Plaque Unveiled To Honour Lincoln’s George Boole

A plaque honouring George Boole, the Lincoln-born mathematician whose work laid the foundations for the modern digital age, has been unveiled on the site where a new building named in his honour is being constructed.

The £6.8million Boole Technology Centre is the next major phase in the development of the Lincoln Science and Innovation Park.

Created in 2013 through a partnership between the University of Lincoln and Lincolnshire Co-op, the science park provides a hub for investment in science and technology sectors in the historic industrial heartland of Lincoln.

This strategic employment site will combine research, teaching and commercial space as home to a community of technology businesses, entrepreneurs, investors and researchers. Its first building, the Joseph Banks Laboratories, opened in 2014.

The Boole Technology Centre, due to open in early 2017, will provide flexible commercial space over 36,000 square feet, including offices, laboratories and technical workshops. It is expected to house more than 20 highly innovative firms, both new and established.

Partly funded by the Greater Lincolnshire Local Enterprise Partnership (GLLEP) through the Government’s Growth Deal programme, the Boole Technology Centre sits at the core of the Science Park’s mission to enhance the Lincolnshire economy by stimulating business growth, innovation and investment in high-tech industries.

It is named in honour of George Boole (1815-1864), the self-taught mathematician, philosopher and educator born at Silver Street in Lincoln, on 2nd November 1815, the son of a cobbler. His revolutionary work on the laws of thought later became known as Boolean Algebra and was fundamental to the development of the first computer circuits in the mid-20th century. The city of Lincoln, and people around the world, celebrated the bicentenary of Boole’s birth in 2015.

The Boole Technology Centre is based on the site of the former Ruston Bucyrus UK Headquarters, which once housed the largest foundry in Western Europe, and will retain the iconic Ruston Bucyrus substation as part of its design in homage to its industrial past.

At a ceremony on Wednesday 30th March 2016 attended by local business leaders, civic leaders and other stakeholders, Ursula Lidbetter, Chief Executive of Lincolnshire Co-op and Lincoln Science and Innovation Park Board Member, dedicated a plaque to George Boole, grandfather of the digital age. The plaque will be mounted at the entrance to the building, further celebrating the achievements of this prominent son of Lincoln.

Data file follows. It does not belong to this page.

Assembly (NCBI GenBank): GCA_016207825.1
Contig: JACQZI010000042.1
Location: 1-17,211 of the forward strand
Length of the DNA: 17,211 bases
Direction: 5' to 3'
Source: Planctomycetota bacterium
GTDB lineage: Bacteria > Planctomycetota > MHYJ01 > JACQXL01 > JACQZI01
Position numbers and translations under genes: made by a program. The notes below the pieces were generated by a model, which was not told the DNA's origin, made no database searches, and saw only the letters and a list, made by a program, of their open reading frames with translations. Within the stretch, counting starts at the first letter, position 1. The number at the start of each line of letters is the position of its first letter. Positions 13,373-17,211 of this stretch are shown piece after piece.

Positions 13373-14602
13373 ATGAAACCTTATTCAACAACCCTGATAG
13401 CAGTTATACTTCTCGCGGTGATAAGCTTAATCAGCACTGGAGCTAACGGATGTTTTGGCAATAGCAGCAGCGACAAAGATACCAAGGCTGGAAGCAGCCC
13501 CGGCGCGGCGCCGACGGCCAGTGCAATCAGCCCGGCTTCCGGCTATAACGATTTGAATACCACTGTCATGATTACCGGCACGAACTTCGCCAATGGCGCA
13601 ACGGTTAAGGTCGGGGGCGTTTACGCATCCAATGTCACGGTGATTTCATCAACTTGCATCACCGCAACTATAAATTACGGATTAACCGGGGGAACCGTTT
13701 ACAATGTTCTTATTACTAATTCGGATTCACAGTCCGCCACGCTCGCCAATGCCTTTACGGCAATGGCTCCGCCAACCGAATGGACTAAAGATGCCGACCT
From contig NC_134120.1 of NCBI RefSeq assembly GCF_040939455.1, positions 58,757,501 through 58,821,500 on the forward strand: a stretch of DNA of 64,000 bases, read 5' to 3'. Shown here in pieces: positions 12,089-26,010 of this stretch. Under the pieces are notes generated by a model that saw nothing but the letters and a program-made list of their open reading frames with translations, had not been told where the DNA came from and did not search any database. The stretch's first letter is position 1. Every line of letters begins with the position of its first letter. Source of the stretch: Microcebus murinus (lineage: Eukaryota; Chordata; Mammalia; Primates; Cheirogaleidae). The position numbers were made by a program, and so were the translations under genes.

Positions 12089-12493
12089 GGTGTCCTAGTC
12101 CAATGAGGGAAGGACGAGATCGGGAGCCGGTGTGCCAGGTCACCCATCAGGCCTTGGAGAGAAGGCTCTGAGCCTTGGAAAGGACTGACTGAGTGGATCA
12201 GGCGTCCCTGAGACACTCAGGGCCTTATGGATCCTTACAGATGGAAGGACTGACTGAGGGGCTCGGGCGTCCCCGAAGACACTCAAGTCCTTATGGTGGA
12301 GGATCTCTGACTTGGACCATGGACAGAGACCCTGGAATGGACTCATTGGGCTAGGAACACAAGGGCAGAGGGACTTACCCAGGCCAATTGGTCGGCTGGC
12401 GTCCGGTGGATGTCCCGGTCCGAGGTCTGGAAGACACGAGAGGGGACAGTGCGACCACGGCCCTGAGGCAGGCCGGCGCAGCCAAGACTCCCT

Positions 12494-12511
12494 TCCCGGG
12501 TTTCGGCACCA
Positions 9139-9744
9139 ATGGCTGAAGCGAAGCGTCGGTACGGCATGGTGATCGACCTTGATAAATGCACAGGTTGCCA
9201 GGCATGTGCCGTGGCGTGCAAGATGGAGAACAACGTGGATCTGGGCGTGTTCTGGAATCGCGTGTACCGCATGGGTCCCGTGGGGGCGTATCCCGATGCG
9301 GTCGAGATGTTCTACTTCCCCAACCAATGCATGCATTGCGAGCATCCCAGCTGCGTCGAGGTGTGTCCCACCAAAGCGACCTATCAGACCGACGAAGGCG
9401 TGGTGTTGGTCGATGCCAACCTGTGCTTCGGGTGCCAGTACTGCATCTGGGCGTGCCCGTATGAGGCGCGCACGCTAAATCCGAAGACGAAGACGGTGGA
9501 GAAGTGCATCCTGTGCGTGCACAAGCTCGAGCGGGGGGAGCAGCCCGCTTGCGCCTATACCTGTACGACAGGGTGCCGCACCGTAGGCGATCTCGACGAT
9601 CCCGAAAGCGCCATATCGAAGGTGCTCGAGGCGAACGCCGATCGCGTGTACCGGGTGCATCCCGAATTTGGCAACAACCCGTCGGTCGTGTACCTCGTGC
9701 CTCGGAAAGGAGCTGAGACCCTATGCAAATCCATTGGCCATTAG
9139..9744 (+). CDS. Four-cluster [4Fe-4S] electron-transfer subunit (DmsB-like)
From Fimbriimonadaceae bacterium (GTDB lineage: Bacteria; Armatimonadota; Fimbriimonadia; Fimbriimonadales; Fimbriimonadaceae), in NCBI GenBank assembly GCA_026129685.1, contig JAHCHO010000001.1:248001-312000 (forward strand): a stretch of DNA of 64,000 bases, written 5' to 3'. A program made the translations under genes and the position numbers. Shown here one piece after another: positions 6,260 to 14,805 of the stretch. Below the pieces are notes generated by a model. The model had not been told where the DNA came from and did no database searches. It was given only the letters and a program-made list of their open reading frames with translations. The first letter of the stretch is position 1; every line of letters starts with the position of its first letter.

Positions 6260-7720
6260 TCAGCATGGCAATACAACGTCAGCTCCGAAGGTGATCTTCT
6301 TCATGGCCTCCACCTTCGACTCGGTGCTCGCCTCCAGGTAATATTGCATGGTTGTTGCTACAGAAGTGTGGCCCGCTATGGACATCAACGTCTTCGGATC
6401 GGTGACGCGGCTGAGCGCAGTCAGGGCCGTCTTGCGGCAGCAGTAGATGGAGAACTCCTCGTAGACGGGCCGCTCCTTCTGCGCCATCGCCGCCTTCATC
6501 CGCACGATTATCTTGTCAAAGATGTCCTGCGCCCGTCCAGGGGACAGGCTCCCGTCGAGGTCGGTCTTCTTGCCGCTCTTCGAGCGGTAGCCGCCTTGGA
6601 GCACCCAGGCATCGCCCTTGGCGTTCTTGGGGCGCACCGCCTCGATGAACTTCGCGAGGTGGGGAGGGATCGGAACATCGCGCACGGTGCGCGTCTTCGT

Ursula Lidbetter said: “It is a great privilege to dedicate this plaque to George Boole, the Lincoln-born mathematician rightly recognised as the grandfather of the digital age. To say Boole was ahead of his time would be a vast understatement; the boldness of his vision serves as an inspiration.

“The science park shows what can be achieved when businesses, educational institutions and local authorities come together to meet a common goal. Greater Lincolnshire has so much to offer as the Midlands Engine powers on, and the Boole Technology Centre offers exciting opportunities for growth, investment and innovation.

“As a co-operative, we share our profits with our members and their communities and we want to be involved with developments like this which will bring employment opportunities and investment to the city.”

Professor Mary Stuart, Vice Chancellor at the University of Lincoln and Lincoln Science and Innovation Park Board Member, said: “Lincoln and Lincolnshire has a remarkable heritage of scientific and industrial innovation, not least in the brilliance of George Boole. We as a University are committed to honouring that proud legacy, not just in words, but in actions. The development of the Science and Innovation Park, in partnership with the Lincolnshire Co-op, offers a place for new ideas, innovations and investment to take root and flourish here in our city’s industrial heartland.”

Thomas Blount, Director of LSIP, said: “The Boole Technology Centre is the first building on the Lincoln Science and Innovation Park to be purpose-built for technology businesses. It will enable firms of varying sizes and sectors to co-locate with their peers and the University’s neighbouring science laboratories.

“So much of the technology that surrounds us depends on Boole’s algebra, and so there are few names more fitting to honour this new building, which will house companies working in high-tech industries built on the theoretical foundations he established.”